GCDC 2008: Off-deck mobile games distribution panel

Is there a future outside the operators?

GCDC 2008: Off-deck mobile games distribution panel
Next up in GCDC's mobile stream is a panel on off-deck distribution. On the panel are Peter Ahnegard from Sony Ericsson, Nick Malaperiman from Nokia, Michael Schade from Fishlabs, Thomas Richter from Jamba, and Mathieu Castelli from C4M.

To be honest, looking at that panel line-up, they're hardly going to say, 'No, there's no future for off-deck distribution.'

Anyway, Ahnegard speaks first, stressing Sony Ericsson's commitment to selling mobile games. Malaperiman says it's certainly possible to move forwards in off-deck distribution, but that it'll still be dependent on the operators – for billing, for example.

Schade now, from a publisher's point of view. "We hope there's a future for off-portal distribution," he says. Fishlabs generated 40,000 active gamers for its new Rally Master Pro mobile game by distributing a free version through pirate sites – they got to play on a couple of tracks, but then had to pay to download more. "In the first few months, we generated 2.2 million track downloads," he says.

Richter now: "You can't do without them [the operators] but we all want a larger piece of the cake."

Now Castelli, who talks about an off-portal mobile games service in Japan, Mobage-town, which launched in February 2006 – the first time free games had been offered in Japan, with an avatar and social networking features wrapped around it. It's since been a huge success, with one teenager in four registered to it.

"The games are pretty simple, benefitting from the fact that Flash is almost ubiquitous in Japan, but one game out of six is a more high-end Java based game," he says. "They started with free games, but interestingly they later introduced premium games, partnering with Namco, Square Enix and all the big boys, to sell their games within that."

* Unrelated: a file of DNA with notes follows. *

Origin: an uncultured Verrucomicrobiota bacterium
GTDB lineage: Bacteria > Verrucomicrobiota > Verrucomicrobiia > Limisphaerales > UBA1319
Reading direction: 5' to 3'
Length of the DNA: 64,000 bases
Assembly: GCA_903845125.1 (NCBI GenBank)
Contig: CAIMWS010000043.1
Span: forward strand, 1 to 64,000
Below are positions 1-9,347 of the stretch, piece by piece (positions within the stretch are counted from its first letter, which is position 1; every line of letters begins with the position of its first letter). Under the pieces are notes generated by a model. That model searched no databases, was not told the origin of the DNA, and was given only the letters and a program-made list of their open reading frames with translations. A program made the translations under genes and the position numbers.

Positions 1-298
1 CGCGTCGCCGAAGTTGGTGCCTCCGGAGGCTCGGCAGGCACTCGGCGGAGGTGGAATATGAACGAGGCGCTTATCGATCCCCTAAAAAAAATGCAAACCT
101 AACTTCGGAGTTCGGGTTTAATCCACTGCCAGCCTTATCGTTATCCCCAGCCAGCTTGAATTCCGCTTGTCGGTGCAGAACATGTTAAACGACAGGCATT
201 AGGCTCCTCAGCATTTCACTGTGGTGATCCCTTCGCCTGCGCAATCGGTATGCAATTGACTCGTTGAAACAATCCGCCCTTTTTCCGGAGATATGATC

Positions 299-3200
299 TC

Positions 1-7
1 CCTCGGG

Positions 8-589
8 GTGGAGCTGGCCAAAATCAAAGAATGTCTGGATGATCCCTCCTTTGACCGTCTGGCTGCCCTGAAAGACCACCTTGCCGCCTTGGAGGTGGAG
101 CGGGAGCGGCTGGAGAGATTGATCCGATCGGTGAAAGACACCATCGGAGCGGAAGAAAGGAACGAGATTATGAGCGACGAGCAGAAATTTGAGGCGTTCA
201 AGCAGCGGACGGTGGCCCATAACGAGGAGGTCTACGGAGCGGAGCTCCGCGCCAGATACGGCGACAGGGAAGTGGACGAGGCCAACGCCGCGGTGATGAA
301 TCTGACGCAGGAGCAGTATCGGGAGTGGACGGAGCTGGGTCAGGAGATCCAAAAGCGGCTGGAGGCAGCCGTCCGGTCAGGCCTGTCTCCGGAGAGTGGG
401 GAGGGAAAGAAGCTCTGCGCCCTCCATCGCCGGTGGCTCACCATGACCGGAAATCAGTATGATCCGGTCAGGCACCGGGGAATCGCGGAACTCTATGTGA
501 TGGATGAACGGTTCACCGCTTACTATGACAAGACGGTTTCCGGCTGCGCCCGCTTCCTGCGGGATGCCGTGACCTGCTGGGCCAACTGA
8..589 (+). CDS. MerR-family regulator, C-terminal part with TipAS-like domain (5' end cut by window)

Chairman Maarten Noyons now asks Sony Ericsson how its games ecosystem works. He's keen to stress that Sony Ericsson wants to work with lots of developers, "but unfortunately we cannot bring them all in – we don't have the resources – so we have two aggregators [HandyGames and GlobalFun] so we can embrace more developers earlier."

Is the revenue share better than the operators? Is it more valuable for developers to work with the likes of Sony Ericsson? "It's definitely in our interests that this is a thriving business, so the revenues we have set, we feel that the game providers we're working with are very happy with the revenue sharing deal."

Richter admits that Jamba sometimes has to ask developers to work through an aggregator or publisher. "We can't do a one-game deal," he says, while saying that Jamba takes a roughly equivalent revenue share to the operators.

He also points out that if anything, Jamba requires developers to support more handsets than for operators, because when it advertises games on TV or in print, it has to ensure the games are available for as wide a range of phones as possible.

Malaperiman now, who's outlining Nokia's various routes to market for games. Interestingly, he says the company's SNAP connected Java platform is changing in some way, that he can't currently reveal. PopCap appear to be involved somehow.

"PopCap are working on a number of connected Java initiatives, but in terms of SNAP you'll have to wait to hear from us," he says. I wonder if SNAP will become some kind of direct-to-consumer mobile games store for connected titles. It's a thought.

Castelli now, who says his company is trying to emulate the success of DeNA in Japan (the company behind Mobage-town). "That's what we're working on, but we want to have good games, and to go to the market without having to meet the carriers one by one."